9. Ben Evyatar (בן אביתר), “son of pardon,” since Moses was the Jewish son who would solicit G‑d’s pardon (ויתר) for the Jewish people’s sin of the Golden Calf.
  10. Levi (לוי), so named after the tribe to which Moses belonged.

Despite all these names, throughout the Torah, he is referred to as Moses. Moreover, G‑d Himself addresses Moses only by this name.7 Our sages tell us that this teaches us the importance of raising a child, especially when doing so requires special self-sacrifice.8

Rabbi Eliezer Danzinger for Chabad.org

Footnotes
1.

In his commentary to Exodus 2:10, “She called his name Moses, as she said ‘For I drew him from the water.’”

2.

See Rashi to Exodus ibid., s.v. משיתהו [“I drew him”].

3.

Exodus ibid.

4.

On Leviticus, remez 428; and Exodus, remez 166, where attributions of the names are given. Most of these names are mentioned in I Chronicles 4:18, and the name Shemayah ben Nethanel ibid. 24:6; see Targum ad loc.

5.
In Shemot Rabbah 1:20 there is an opinion that says that Moses was also called Tov, “good.”
6.

According to some, “ben [the son of] Nethanel” was a distinct name. Regardless, Netanel is a composite of two words, natan, meaning “gave,” and E‑l, “G‑d.” Thus, as a whole the name ben Netanel means “the person [literally, ‘the son’] to whom G‑d gave the Torah.”

8.

See Me’am Loez to Exodus 2:10.

Rabbi Eliezer Danzinger, first content editor for KabbalaOnline.org, is the translator and editor of several important chassidic texts. He also serves as the Jewish chaplain for York Central Hospital, and for numerous Federal prisons. Rabbi Danzinger currently resides in Toronto, Canada, with his wife, Yehudis, and their children.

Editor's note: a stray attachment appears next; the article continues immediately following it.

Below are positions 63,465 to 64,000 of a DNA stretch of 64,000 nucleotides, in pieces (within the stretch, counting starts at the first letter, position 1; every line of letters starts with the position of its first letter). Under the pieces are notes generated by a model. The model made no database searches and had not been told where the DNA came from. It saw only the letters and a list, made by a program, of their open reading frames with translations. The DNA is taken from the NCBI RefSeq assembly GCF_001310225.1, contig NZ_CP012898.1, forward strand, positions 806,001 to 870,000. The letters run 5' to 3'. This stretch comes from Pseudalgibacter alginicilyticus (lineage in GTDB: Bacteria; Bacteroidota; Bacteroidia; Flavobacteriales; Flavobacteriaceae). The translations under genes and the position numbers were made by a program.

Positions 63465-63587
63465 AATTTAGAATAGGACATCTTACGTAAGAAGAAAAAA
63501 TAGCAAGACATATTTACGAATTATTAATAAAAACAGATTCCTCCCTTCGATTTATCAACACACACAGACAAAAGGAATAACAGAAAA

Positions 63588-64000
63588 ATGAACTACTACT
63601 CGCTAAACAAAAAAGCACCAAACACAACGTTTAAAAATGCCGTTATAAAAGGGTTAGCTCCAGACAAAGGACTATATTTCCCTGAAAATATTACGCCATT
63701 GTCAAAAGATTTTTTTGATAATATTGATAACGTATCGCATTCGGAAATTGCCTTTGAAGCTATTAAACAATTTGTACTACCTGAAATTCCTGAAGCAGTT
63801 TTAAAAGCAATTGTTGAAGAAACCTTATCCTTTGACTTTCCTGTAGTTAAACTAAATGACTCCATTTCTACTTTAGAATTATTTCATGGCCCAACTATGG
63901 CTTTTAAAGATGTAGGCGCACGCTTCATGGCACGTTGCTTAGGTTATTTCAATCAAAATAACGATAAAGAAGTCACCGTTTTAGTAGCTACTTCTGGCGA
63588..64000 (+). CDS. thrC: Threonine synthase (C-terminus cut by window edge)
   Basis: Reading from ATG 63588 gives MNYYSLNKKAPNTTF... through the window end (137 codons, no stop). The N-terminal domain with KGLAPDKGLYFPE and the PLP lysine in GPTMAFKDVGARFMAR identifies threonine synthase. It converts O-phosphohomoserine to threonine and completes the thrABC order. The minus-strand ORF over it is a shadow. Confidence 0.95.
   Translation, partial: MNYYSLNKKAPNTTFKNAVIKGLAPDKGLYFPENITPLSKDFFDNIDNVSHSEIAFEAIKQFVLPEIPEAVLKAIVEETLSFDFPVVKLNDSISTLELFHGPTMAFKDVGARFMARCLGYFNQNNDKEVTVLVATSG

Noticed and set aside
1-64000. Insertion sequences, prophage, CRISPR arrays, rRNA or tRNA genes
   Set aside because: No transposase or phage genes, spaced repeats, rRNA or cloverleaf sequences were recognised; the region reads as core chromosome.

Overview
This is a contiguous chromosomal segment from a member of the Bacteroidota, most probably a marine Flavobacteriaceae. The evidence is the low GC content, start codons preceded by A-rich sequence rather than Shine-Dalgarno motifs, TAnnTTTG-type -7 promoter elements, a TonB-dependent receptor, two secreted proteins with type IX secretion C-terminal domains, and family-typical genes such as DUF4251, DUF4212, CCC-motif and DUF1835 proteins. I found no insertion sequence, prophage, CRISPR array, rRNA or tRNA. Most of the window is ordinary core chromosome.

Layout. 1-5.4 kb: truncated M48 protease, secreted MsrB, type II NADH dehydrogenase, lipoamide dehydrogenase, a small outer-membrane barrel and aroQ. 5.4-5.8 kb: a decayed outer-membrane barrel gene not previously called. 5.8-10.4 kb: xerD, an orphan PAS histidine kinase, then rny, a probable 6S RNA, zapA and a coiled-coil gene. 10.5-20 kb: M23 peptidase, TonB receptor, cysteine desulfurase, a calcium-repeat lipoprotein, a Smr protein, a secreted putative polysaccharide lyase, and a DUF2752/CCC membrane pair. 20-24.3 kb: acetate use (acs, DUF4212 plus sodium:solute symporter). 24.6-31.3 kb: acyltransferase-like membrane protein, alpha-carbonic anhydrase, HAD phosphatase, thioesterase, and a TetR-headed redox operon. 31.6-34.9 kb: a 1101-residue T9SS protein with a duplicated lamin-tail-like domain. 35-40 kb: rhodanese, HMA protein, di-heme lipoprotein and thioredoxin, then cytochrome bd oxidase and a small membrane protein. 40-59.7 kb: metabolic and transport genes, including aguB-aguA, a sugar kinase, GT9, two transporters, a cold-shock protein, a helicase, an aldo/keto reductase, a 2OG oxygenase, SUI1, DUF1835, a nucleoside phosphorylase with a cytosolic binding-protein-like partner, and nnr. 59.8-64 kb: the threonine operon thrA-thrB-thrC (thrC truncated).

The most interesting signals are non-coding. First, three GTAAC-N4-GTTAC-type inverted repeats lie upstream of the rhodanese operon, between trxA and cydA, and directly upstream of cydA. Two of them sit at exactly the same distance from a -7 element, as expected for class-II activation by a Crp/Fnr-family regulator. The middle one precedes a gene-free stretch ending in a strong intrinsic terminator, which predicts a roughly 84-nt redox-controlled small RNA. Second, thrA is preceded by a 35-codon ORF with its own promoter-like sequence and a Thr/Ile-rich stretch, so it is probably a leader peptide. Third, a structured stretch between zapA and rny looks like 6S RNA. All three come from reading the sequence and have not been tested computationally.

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Kym Oklahoma, USA April 16, 2017

I particularly liked the idea of the importance of raising a child, since it always involves self sacrifice. Reply

Johanna Orlando July 27, 2015

There are too many cognates of Moshe in the Egyptian royal house to ignore them: e.g., Rameses, Tutmose, and so on. I'm not a specialist in ancient Egyptian but I do know something about language. Clearly Pharoah's daughter would have spoken Egyptian, not Hebrew, and gave the infant a name that fit the circumstances of his coming into her life. The Pharoah Rameses name means "Son of Ra." Tutmose means "Son of Thoth." Thoth was the moon god, among his other aspects. Pharoah's daughter could have named the infant she found simply "Son" or there might have been another implied meaning in "Meses" that has been lost over time. Son-ship is in a very real sense "drawn out" of the father; hence "Ramese" or " son [drawn out] of Ra." It's possible that "Meses" implied a "drawing out", as well as literally "son" in ancient Egyptian. Implied meanings are common as well as potent in all languages, but can be lost, and new implied meanings come into language that were not there earlier. Reply

Anonymous July 27, 2015

Pharoah's daughter would not have spoken Hebrew The name was obviously "Meses" meaning "son" in Egyptian. It was later "Hebrewdized" into "Moshe", and the business about "drawing from the water" was added by a later writer to try to make a neat business of it all. Reply